One day a woman wandered in to my shop. She looked fairly average in height and size. She looked around and selected some items to try on. She disappeared with her selections into the back part of the shop where the dressing rooms and mirrors were. After a while, she called me to the back to comment on her choices. I reacted with tactful honesty and told her that she had selected items that were clearly too big for her and did little to flatter an otherwise appealing physique. She looked at me reflectively through the mirror in front of her and told me that she thought everything fit fairly well. At some point it occurred to me to ask if she had recently lost a lot of weight. She confided that she had lost more than 100 pounds but had trouble seeing herself any differently. Although she clearly understood on a cognitive level that she was no longer obese, emotionally she had trouble integrating that reality. She genuinely could not see herself as an objective onlooker might. She had become a prisoner of her distorted perceptions and saw herself not as she was, but as an image of what she thought she was. Over the decades it became clear to me that my customers and I often saw different things while looking from the same vantage point.
Knowing that individuals perceive themselves and their surroundings in vastly different ways is a lesson that lawyers must continually remember. Conflicts, especially family law conflicts, can sometimes be reduced to a mere difference in perception. When this happens, identifying and addressing that difference is key to a resolution of the conflict.
Diversity of Challenges: Keeping It Fresh
When I initially opened my shop, I was confronted with numerous challenges. Despite the dismal statistics for achieving success in a small business, I enthusiastically became a one-person operation, responsible for buying, merchandising, marketing, accounting, and customer service. This diversity of challenges kept me invigorated for years.
I find the same is true in my law practice. In addition to the constant flow of clients with new and interesting problems to be solved, I have continued to challenge myself by branching out into mediation and collaborative law. I also work hard to maintain a balance between my professional and personal pursuits.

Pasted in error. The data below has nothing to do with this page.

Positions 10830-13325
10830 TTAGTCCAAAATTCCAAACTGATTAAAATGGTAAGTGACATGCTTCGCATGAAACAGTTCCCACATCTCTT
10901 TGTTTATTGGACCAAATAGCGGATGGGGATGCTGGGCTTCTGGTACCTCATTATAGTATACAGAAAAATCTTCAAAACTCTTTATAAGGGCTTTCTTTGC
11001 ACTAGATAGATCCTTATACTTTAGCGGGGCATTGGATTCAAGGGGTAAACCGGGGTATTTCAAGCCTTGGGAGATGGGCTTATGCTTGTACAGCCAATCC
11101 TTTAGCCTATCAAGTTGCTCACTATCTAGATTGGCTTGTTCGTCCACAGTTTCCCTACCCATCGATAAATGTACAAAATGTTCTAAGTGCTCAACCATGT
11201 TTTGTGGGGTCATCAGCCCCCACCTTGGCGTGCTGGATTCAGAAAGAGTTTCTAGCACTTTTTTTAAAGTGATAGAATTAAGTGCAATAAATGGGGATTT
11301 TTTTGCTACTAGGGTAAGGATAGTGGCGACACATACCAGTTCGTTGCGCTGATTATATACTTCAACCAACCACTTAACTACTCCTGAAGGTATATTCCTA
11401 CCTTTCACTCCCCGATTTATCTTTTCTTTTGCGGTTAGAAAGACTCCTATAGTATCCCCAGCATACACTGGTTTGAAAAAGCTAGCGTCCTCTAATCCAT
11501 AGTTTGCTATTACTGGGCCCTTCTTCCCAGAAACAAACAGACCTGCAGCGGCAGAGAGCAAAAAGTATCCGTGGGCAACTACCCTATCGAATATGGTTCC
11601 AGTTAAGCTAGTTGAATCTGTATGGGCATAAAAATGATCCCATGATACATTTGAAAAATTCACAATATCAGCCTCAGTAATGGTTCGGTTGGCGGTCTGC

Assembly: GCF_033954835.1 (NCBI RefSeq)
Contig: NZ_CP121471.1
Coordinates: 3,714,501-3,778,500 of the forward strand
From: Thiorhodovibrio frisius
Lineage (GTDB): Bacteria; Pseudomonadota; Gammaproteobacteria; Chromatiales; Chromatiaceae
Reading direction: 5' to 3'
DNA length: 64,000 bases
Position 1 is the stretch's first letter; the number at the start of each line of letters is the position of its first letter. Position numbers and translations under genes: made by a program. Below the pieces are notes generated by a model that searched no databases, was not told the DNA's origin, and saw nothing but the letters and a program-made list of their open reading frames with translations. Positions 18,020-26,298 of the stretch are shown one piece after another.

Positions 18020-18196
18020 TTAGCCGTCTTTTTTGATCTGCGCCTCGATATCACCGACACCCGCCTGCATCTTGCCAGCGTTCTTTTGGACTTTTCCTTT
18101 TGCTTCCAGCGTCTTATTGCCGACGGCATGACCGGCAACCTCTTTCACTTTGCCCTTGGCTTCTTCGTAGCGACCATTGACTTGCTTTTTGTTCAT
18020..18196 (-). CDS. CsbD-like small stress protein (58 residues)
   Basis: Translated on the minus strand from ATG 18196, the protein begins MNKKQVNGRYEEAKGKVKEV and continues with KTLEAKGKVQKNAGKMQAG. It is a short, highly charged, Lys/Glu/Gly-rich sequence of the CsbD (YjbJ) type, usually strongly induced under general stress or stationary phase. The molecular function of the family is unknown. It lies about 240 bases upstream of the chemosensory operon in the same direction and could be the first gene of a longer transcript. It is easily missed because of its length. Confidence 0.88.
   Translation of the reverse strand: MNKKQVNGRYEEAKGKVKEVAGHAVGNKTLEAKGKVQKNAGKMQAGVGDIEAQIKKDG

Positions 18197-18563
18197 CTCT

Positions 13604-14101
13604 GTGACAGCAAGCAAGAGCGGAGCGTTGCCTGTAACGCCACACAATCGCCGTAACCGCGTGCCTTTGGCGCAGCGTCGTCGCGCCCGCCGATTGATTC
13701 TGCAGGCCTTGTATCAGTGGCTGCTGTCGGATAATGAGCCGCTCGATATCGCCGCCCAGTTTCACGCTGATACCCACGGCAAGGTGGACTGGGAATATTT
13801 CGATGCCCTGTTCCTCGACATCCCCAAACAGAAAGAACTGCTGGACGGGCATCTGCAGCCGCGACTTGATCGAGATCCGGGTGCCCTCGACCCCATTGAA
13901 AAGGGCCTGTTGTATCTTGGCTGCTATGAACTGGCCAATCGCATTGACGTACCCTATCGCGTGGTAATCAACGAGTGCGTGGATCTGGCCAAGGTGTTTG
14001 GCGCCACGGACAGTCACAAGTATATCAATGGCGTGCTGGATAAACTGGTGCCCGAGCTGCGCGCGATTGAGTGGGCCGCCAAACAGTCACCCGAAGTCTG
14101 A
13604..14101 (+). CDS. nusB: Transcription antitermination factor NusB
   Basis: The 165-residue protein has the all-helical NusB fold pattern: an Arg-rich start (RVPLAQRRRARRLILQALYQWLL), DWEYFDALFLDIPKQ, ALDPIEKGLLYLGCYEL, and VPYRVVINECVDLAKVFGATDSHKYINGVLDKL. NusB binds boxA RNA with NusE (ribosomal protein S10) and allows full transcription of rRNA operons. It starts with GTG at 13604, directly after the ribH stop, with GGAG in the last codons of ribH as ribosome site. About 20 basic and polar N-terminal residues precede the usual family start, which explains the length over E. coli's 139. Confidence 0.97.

I believe that maintaining an energizing balance between stress and comfort is vital in order to stave off boredom and complacency.
Your Customer as Your Ad Agency
There’s nothing like counting out the till every night to keep you focused on your customers. The diversity of clientele in my shop prepared me well to deal with the many kinds of “customers” I have as a lawyer. Lawyers tend to think of their clients as their only customers. However, broadening one’s perspective to include judges, other attorneys, clerks, and employees provides motivation to tend to those relationships with just as much care. Learning to interact constructively and consistently with each of these groups is an important component in the successful practice of law and should not be underestimated.
I ran my business for 20 years without anything other than an occasional advertisement. I took every opportunity, with every individual that walked into my shop, to sell myself along with my goods. I was polite, interested, and helpful without being intrusive. I let my customers know that I was interested in hearing about their retail needs and willing to do everything in my power to fill those needs. Word got around, and I developed a repeat clientele that remained loyal until the day I closed up shop. There is nothing that can compare with word-of-mouth advertising, because there is no one that consumers trust more than someone they know, who has no personal agenda in making recommendations. Lawyers should treat all of their “customers” (including clients, judges, and other attorneys) as a good referral source to build their businesses.
What You Learn Along the Way
There is so much more to being a lawyer than merely passing a test or mimicking the behavior of other lawyers. Law school teaches the rigid constructs on which the practice of law is based, but it does not provide students with the insights into human interactions and motivations that lawyers need to be truly effective.
On my long road to law school, I gained a wealth of valuable, diverse experiences. I believe that by applying those lessons and the insights they brought me, I have become a better lawyer.
Nikki Clark is the managing attorney at the Fremont, California, office of the Law Offices of Shirley D. Jacobs, where she practices family law and mediation. She can be reached at email@example.com.